The Sony HTCT380 has a sleek design. It sits flat on your TV stand with the front face angled upward. This unique design was most likely conceived so that the sound bar doesn't block your television receiver for the remote, which is a common complaint for sound bar owners. This 2.1-channel sound bar also features an additional subwoofer to take care of all the low-end frequencies.
We tested the products by having a focus group listen to each sound bar and fill out a survey. This was a blind listening test – the participants did not know what sound bar they were listening to.
One of the accolades that this Sony sound bar received from our focus group during our listening tests was the bass response. The additional subwoofer really helped the bass to be present, but not overpowering, enhancing the explosions and gunfire during action sequences.
The bass response really drove the song during our music test. "Idioteque" by Radiohead has a repeating kick drum pattern that is the main driving force in the song. The Sony HTCT380 subwoofer really enhanced the bass and helped bring the song to life on the low end.
Two areas where the sound bar did not have as much success are dialogue clarity and surround sound simulation. Many of our focus group participants felt the dialogue would get lost in the action during our movie test. The sound bar did not bring the dialogue front and center, which is where you want them in the sound spectrum.
During our music test, the vocal overdubs and other ambient nuances were not as clear and defined as other sound bars in our lineup. The Sony did little to convince our focus group that there was legitimate surround sound in the room as it felt that most of the sounds were coming right down the middle.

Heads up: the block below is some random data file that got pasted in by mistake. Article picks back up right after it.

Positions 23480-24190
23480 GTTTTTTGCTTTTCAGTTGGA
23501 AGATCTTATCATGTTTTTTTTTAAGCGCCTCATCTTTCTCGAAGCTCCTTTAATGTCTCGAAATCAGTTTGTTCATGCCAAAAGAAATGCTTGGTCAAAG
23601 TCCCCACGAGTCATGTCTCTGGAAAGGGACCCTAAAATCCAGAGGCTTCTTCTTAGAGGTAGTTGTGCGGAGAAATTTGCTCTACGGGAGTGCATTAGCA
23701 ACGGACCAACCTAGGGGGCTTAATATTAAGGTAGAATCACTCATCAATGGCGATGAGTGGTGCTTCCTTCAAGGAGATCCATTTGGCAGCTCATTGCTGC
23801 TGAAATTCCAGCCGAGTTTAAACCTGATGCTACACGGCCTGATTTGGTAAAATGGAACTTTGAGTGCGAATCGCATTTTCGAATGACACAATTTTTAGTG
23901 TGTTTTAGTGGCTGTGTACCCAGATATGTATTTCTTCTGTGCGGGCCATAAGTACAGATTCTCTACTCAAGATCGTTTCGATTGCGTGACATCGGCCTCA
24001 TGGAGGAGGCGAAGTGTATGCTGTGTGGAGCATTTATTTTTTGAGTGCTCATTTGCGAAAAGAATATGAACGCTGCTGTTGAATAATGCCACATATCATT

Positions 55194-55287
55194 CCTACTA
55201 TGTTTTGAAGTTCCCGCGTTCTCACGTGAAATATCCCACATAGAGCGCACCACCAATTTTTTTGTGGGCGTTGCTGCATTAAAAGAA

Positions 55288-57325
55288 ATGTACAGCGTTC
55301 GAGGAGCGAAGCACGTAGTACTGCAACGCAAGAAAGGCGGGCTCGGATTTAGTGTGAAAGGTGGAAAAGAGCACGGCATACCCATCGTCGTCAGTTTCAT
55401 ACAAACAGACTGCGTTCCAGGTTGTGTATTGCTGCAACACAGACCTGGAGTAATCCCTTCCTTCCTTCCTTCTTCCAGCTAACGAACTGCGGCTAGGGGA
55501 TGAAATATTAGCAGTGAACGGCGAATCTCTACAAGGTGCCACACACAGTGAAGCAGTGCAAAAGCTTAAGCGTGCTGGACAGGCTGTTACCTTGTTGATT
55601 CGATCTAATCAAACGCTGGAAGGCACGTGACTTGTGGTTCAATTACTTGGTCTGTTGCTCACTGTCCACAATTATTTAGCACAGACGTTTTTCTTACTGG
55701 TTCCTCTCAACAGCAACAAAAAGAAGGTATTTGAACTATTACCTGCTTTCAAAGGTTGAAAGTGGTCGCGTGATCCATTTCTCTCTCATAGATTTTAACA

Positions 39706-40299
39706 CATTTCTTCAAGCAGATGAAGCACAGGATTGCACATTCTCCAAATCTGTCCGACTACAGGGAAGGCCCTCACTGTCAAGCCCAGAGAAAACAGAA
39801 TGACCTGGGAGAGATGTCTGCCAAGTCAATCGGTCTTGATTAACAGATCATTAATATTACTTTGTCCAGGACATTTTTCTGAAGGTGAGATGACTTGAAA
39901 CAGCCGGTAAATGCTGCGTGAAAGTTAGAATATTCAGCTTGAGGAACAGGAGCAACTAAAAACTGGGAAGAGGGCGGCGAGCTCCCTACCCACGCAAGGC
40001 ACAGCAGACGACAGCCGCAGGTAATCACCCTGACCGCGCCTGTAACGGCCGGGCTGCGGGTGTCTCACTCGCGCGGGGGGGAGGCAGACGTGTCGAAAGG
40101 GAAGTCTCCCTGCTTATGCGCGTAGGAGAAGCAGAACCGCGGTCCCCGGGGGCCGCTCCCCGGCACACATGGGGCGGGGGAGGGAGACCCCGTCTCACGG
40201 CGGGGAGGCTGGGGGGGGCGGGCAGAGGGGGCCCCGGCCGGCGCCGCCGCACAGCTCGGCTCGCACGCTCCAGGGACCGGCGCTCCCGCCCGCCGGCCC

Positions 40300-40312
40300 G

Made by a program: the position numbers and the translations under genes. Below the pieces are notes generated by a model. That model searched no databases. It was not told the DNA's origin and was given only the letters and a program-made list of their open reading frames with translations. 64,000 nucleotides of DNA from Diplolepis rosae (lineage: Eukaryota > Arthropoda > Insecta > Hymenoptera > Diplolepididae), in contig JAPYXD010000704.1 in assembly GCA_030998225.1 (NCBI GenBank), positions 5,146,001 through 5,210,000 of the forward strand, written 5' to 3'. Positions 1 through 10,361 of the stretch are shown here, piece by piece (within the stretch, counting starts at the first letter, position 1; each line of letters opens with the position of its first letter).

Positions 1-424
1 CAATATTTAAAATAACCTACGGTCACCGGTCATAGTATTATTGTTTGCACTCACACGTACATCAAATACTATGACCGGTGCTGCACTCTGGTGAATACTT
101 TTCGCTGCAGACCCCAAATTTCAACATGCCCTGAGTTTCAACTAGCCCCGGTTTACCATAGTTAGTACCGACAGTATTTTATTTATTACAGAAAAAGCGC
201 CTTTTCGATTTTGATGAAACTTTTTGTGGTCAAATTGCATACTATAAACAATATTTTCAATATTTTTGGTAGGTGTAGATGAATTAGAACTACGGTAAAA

This TV sound bar offers more HDMI ports (3) than any other sound bar we reviewed. This means you can connect up to three different devices to your sound bar if necessary. It also features an HDMI-out to route the sound bar to an AV receiver, letting you control your sound bar and other devices with one remote. This sound bar also has analog connections for connecting to an older TV.
This Bluetooth sound bar gives you the ability to stream music from your mobile device without any wires. We tested the Bluetooth range of each sound bar to see how far away your mobile device could be from your sound bar before you start to lose signal. With two adjacent walls between the mobile device and the sound bar, we were able to get 39 feet away before the music started cutting out. This range was better than the majority of the sound bars in our lineup.
We evaluated all remote controls as well. We were not impressed with the Sony remote that came with this sound bar. It's long and skinny and you cannot comfortably reach all the buttons with one hand. However, you can access different sound modes, pair Bluetooth devices to the sound bar, and control volume and other sound adjustments all from the remote. It simply isn't comfortable to hold.
This sound bar is backed by a one-year warranty. If you need to reach customer service, you can contact Sony through live chat, phone or email. The live chat option we found to be the quickest form of support.
The Sony HTCT380 comes with a subwoofer that enhances the volume and bass response well beyond typical TV speakers. The dialogue was not as sharp as other sound bars we reviewed, but this unit does offer many connection ports as well as Bluetooth with great range. It’s a good-looking sound bar that won't block your TV receiver and will bring new life to action films and your gaming experience.
The subwoofer produces prominent bass that is punchy and focused.
The dialogue clarity and surround sound are not as impressive as other sound bars we reviewed.
The additional subwoofer makes this sound bar ideal for both gaming and action movies.